There are two ways to install Koha. The easy way is using Debian/Ubuntu
packages (check
for further instructions).
The other way is installing from sources. You can get Koha's source
either using git (see 1.5.1) or downloading the stable release tarball.
1.5.1 Download from Git
Install Git:
$ sudo apt-get install git
Download Koha (the 3.10.x branch):
$ git clone git:// kohaclone
$ cd kohaclone
$ git checkout -b myinstall origin/3.10.x
NOTE: for more information about Git, please see the Koha Git
Usage Guide:
1.5.2 Download from Tarball
You can get the sources from Issuing the following
command you can get the latest stable release (recommended):
Download and Unpack Koha:
$ wget
$ tar xvf koha-latest.tar.gz
Determine the version and change directory:
$ ls
koha-3.10.00 koha-latest.tar.gz
$ cd koha-3.10.00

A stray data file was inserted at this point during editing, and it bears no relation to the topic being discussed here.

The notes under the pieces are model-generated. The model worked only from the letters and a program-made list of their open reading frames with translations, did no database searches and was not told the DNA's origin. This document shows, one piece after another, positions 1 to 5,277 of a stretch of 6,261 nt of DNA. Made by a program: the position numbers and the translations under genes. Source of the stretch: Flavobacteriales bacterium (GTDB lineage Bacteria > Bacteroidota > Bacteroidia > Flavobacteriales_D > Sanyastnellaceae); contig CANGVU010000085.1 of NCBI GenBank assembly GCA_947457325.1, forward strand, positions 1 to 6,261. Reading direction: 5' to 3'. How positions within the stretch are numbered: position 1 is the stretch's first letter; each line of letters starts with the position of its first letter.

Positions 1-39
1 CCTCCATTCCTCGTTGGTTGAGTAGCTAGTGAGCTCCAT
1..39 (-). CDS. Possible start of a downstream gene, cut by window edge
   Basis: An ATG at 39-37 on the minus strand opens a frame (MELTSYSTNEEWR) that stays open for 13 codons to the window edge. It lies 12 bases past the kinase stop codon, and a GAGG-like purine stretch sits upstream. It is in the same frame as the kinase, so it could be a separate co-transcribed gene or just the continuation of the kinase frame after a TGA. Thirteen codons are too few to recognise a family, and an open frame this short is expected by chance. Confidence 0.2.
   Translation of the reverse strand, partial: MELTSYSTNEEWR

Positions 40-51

1.6 Install additional Ubuntu dependencies
Several Koha dependencies have been conveniently packaged and
will be installed issuing the following command:
$ sudo apt-get install `cat install_misc/ubuntu.12.04.packages | \
cut -f1 | grep -v '#' | grep -v -e '^$'`
Confirm that you want to install the required packages when prompted,
1.7 Install Perl dependencies that aren't packaged
IMPORTANT: You should only use CPAN for Perl dependencies
which are NOT available from the package
maintainer. You have been warned!
Run the test script to identify missing libraries
$ ./ -m -u
If there are any dependencies which are missing or need
upgrading, first attempt aptitude searches:
$ aptitude search libbusiness-isdn-perl